I love my mechanic, Tomas. He was the former head mechanic at a major dealership here in South Florida. A few years ago, Tomas ventured out on his own. Specializing in German performance cars, Tomas employs his wife, son and an additional mechanic. The shop is small and customers come from all over South Florida due the family feel and excellent, reasonably priced work.
The other day, I asked Tomas why he did not expand into the bay next door and grow the business. His response, “Hell no, who needs the headaches!”
Sounds like Tomas has it right. But, there is a major trade off when it comes to a “lifestyle” business. In return for long hours, the owner makes a good living. There is food on the table; nice cars; and the kids attend good schools. There is nothing wrong with a lifestyle business. There are millions of lifestyle businesses. Just look your own neighborhood–the barber, the local cleaners, the corner bakery. However, for the most part, one will never retire rich. Tomas consciously made this decision.
I don’t know what Tomas’ business grosses. But my guess is just shy of $1 million annually. In my opinion and experience, it’s not hard to grow a business from zero to $1 million. Yes, you read that correctly. With the assumption that you have a product/service that somebody wants, growing a business to $1 million can be easy because:
- With a limited set of customers, every customer can be made to feel special
- Small number of employees, most of whom are known before being hired, makes it easier to deliver better products and services
- Any process or procedure can be adjusted, corrected or implemented immediately
- Employees tend to work harder and smarter because there is a real connection with the owner and the business
- The owner has the pulse of every aspect of the business
- Cash flow issues, when they surface, are usually covered with personal funds or a personally guaranteed credit line.
But what if you want more? What if you want to grow your business to $10 million or more? To do so, you need SCALE:
- Sales – When you are a small business, customers came to you. With great services and products and possibly a pricing advantage due to your small size, “word of mouth” and referrals drive sales. This all changes as you try to grow the business. Many times the owner is forced into a business role that he/she is not comfortable with. As growth continues, the business requires sales people to fuel revenues.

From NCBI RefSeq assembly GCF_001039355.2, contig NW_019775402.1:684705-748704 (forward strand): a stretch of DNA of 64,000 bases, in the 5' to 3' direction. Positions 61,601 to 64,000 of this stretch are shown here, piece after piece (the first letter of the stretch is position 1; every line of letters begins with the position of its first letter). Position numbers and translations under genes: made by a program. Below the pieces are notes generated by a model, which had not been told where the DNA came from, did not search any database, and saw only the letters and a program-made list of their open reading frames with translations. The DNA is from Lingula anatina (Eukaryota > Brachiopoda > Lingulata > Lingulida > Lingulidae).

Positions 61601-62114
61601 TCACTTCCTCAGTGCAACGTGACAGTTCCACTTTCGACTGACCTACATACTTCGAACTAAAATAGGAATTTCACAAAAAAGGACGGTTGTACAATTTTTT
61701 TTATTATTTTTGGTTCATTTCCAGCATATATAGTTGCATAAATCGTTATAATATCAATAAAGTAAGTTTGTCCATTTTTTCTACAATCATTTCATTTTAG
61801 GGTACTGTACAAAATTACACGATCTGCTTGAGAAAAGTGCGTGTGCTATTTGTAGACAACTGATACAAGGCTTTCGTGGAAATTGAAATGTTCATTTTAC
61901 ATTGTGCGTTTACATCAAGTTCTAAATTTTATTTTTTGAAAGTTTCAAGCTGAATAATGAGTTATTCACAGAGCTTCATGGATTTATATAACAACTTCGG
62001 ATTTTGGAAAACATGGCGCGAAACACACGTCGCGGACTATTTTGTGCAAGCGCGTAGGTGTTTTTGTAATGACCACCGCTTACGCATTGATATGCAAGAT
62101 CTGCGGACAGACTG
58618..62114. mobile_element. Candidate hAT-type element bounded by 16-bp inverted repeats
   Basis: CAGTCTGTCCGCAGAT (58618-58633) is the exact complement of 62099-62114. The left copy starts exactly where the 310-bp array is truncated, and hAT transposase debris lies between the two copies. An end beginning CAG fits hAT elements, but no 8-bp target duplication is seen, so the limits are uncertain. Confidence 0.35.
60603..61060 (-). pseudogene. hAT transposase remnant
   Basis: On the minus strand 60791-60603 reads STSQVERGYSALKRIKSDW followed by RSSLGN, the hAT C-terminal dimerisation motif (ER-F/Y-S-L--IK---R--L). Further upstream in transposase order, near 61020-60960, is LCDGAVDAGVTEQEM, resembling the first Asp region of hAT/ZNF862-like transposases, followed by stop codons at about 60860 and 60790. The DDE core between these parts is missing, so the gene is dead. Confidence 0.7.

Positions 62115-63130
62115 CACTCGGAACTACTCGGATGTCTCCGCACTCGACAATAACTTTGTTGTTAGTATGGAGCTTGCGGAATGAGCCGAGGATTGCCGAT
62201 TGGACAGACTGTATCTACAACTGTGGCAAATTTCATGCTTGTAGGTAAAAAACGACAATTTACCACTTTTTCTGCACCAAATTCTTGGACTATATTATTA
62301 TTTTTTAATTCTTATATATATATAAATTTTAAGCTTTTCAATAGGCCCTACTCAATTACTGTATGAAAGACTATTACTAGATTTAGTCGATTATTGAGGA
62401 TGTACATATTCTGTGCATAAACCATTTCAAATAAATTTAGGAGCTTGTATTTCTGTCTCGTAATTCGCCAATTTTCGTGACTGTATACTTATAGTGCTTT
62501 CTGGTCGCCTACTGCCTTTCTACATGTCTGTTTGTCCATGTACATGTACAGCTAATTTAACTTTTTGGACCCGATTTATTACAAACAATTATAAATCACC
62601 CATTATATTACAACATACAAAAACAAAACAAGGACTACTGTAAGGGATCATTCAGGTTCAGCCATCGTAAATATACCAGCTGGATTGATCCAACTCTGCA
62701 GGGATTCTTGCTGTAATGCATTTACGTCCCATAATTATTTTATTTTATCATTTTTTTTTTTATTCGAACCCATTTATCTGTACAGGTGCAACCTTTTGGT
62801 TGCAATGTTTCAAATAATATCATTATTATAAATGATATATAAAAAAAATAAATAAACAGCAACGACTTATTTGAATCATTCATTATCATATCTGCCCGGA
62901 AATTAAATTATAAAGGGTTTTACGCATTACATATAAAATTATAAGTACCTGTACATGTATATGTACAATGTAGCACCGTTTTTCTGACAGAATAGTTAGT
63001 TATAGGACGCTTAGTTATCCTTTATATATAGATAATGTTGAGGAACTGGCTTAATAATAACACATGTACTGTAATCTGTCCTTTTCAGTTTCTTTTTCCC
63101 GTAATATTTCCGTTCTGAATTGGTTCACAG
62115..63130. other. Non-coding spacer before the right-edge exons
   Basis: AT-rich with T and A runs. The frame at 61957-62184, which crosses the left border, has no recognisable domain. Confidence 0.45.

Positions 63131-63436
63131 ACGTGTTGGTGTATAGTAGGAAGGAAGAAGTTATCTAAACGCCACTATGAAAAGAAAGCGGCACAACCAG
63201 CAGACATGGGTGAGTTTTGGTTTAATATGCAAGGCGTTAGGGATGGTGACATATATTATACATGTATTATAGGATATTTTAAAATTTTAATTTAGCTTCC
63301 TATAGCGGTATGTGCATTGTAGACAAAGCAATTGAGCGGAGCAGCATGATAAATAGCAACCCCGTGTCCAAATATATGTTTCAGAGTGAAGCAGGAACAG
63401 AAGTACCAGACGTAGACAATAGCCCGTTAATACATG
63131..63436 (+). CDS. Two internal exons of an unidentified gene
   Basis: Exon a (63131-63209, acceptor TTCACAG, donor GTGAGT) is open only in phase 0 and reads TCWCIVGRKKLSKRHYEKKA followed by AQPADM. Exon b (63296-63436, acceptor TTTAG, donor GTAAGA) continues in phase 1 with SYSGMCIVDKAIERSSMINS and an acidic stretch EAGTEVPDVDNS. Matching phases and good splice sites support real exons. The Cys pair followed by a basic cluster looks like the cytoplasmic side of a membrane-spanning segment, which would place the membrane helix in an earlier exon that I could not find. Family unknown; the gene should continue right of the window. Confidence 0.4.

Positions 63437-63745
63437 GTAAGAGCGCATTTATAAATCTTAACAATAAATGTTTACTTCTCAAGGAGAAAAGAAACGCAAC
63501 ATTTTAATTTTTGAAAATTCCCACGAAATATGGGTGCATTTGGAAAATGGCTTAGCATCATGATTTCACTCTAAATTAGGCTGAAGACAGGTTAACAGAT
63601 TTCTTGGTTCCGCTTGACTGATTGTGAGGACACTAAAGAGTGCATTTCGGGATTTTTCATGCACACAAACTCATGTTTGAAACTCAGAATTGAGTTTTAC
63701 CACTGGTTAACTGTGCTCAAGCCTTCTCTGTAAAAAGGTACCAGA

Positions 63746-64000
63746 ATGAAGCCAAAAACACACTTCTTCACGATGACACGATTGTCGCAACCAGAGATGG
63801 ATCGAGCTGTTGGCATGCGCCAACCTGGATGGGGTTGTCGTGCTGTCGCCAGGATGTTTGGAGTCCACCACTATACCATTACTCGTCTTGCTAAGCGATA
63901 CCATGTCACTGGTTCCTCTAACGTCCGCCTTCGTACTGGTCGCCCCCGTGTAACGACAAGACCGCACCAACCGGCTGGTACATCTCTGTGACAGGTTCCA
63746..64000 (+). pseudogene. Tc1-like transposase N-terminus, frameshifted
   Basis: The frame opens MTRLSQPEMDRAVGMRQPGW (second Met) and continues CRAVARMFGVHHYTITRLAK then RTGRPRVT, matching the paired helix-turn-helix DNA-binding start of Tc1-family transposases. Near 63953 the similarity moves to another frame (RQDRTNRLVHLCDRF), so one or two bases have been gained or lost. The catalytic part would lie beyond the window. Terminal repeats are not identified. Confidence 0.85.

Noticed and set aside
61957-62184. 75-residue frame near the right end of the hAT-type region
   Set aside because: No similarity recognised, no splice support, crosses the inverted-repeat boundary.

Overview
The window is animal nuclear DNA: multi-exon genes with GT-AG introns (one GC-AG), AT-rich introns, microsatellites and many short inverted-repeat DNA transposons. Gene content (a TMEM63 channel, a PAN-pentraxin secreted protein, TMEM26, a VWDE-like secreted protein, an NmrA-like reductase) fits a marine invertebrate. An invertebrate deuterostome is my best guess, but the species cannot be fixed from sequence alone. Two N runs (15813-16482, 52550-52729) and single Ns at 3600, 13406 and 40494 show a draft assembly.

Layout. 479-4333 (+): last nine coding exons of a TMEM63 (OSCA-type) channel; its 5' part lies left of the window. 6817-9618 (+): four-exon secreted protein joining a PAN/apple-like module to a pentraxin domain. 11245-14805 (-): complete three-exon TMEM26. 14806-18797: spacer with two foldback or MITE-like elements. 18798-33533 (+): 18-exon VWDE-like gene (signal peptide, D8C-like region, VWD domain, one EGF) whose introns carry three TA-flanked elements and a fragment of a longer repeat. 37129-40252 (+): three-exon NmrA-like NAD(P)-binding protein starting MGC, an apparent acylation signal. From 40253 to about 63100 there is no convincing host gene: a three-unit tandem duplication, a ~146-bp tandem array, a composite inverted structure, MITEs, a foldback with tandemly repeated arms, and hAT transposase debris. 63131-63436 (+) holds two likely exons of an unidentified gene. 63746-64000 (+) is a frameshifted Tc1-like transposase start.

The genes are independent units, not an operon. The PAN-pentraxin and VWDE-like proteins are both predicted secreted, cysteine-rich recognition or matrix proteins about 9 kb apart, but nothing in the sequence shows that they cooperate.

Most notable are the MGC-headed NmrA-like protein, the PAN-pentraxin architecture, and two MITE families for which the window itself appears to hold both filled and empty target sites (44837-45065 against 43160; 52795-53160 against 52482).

- Cash – With growth comes the potential for major cash flow issues. For example, payroll is due and there is not enough in the bank to cover. Most small business fail due to lack of access to cash. Securing credit lines or other sources of cash for working capital is critical to growth.
- Automation – To grow, delivering customized services and products becomes a challenge and introduces more cost into the business. Wherever possible, manual tasks must be automated. Likely for the first time, the business faces a major investment in information technology. Documented processes and procedures are critical.
- Long-Term – There are many moving parts to a growing business. Many times investments are required today in order to grow revenues, deliver better products/service or reduce costs in the future. Often relegated to large corporations, annual planning, quarterly reviews and monthly financial reporting must become part of the business.
- Employees – As you grow, you need to hire more and more employees. Now, more complex human resources challenges come into play–attracting quality candidates, competitive wages, benefits, background checks, terminations–becomes a major business priority. This complexity takes greater hold as many state and federal employee and safety laws begin to apply. And one bad termination can lead to a lawsuit , which can be the ruin of the growing business.
I’ve had the fortune of starting and selling two businesses, one of which employed over 125 employees. Growth is a decision. From initiation, we made growth a priority for the businesses. This meant that everything we did was with SCALE in mind, from the types of services we provided to the kind of customers we wanted. Although very hard at times, sticking to SCALE allowed us to grow the businesses and ultimately sell them at a very nice multiple.